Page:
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Tooth-building material for dental care.

Healthy teeth are strong bulwarks of crystalline calcium phosphate. Cavities and painful sensitivity to hot and cold foods result when these tooth minerals are lost. Scientists have now found a way to replace this same tough material. Their discovery could lead to toothpastes, mouth rinses, and even chewing gums that remineralize teeth.

Dental researchers have long sought a way to make calcium phosphate dissolve and then recrystallize on teeth. And they needed this process to happen fast - in just five minutes - in order for the material to do its trick during tooth-brushing.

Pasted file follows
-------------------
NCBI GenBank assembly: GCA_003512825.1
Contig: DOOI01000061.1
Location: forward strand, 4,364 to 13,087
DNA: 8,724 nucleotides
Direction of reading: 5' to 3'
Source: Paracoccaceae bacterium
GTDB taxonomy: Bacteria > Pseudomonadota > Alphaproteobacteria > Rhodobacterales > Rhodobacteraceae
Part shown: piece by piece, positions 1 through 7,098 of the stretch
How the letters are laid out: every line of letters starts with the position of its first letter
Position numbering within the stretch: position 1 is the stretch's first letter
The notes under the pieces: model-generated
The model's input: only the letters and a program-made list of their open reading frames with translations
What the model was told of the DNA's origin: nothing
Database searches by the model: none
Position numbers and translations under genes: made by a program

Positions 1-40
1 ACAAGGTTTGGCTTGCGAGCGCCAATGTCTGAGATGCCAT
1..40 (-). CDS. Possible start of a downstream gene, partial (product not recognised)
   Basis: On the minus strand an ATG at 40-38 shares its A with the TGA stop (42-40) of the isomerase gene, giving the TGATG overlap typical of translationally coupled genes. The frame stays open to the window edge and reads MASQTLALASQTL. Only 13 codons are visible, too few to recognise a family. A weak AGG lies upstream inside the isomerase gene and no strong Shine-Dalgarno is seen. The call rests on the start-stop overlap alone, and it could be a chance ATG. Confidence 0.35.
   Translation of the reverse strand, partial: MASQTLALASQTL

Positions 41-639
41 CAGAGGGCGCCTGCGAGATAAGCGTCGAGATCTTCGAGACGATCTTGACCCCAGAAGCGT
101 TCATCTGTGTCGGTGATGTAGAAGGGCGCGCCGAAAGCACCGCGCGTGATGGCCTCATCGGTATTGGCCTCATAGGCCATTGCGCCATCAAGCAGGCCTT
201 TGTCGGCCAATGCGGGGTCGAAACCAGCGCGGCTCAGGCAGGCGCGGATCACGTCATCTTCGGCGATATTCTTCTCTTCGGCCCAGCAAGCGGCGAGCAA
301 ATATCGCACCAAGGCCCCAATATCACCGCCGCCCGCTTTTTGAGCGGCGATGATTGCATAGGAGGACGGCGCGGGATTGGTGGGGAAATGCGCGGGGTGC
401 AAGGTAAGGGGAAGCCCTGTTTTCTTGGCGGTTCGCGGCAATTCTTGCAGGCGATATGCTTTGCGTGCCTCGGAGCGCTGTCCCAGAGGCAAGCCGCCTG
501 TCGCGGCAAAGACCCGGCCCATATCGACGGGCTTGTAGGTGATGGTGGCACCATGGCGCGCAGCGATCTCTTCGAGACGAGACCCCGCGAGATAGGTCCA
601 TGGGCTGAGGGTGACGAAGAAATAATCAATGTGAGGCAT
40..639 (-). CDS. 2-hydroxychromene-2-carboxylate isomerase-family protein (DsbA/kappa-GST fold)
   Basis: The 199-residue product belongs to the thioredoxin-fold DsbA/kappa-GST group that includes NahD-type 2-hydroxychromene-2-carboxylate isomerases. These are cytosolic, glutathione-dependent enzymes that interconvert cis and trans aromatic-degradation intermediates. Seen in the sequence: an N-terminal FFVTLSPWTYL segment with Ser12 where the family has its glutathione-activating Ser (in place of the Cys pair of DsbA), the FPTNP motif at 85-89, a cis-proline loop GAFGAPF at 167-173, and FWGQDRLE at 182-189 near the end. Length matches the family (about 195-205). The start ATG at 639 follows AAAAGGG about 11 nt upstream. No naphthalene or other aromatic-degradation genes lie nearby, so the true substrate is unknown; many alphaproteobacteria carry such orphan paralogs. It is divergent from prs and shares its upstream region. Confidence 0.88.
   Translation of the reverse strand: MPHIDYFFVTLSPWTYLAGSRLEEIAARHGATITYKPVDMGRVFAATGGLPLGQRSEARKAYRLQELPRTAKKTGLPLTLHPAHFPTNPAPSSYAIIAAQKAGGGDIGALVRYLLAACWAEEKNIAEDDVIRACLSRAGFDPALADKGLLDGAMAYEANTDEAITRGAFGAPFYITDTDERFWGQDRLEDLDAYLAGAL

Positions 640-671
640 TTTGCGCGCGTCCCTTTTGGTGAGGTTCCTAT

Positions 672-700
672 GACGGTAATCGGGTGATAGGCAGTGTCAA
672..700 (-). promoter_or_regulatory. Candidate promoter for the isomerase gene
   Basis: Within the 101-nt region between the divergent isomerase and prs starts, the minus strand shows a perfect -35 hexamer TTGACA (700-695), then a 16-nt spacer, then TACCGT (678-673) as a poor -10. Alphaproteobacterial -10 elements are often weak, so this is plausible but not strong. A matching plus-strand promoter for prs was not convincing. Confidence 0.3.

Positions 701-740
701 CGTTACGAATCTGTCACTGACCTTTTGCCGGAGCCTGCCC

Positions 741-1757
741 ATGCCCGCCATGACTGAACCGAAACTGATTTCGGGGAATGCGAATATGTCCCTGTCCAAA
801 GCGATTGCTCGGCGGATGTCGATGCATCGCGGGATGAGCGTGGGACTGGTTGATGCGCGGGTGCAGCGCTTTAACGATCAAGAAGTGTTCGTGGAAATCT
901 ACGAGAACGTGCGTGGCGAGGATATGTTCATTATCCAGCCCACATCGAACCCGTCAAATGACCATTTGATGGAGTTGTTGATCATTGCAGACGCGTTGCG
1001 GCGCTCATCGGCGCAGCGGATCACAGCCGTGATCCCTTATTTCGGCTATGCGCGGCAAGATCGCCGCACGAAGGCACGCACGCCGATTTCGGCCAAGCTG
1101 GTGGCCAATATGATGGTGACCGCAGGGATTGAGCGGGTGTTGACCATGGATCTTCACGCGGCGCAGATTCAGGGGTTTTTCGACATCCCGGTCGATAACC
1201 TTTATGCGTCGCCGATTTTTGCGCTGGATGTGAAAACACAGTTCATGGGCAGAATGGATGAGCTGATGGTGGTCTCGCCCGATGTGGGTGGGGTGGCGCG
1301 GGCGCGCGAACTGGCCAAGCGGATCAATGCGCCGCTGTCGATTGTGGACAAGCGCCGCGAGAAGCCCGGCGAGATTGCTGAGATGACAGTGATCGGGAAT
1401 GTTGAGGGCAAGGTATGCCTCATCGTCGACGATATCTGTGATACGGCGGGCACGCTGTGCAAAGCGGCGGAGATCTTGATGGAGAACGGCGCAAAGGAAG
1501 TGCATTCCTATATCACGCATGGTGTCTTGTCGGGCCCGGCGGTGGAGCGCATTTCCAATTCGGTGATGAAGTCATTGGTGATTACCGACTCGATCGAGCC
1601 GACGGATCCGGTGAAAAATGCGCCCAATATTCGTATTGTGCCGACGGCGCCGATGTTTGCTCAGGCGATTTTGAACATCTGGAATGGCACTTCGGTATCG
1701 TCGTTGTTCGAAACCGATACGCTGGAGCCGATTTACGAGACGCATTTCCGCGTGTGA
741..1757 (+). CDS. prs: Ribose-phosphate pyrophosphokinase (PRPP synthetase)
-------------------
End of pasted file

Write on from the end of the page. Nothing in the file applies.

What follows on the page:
At the National Institute of Standards and Technology in Gaithersburg, Md., researchers led by Ming S. Tung have developed a form of calcium phosphate that fits the bill. It's amorphous - that is, there's no consistent order to the material - so it dissolves quickly and easily, It also precipitates on teeth in the hard crystalline form.

The American Dental Association has patented the fluffy, white material. Enamelon, Inc., a company in Yonkers, N.Y, has begun to make gum and toothpaste with it and to test these products in clinical trials. Other companies have shown interest in developing a mouthwash. Tung says his groups preliminary results suggest that rinsing with amorphous calcium phosphate does effectively treat temperature-sensitive teeth. "The beauty of this is that it's preventive," he adds.
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Title Annotation:new form of calcium phosphate may be used to remineralize teeth
Publication:Science News
Article Type:Brief Article
Date:Jun 19, 1993
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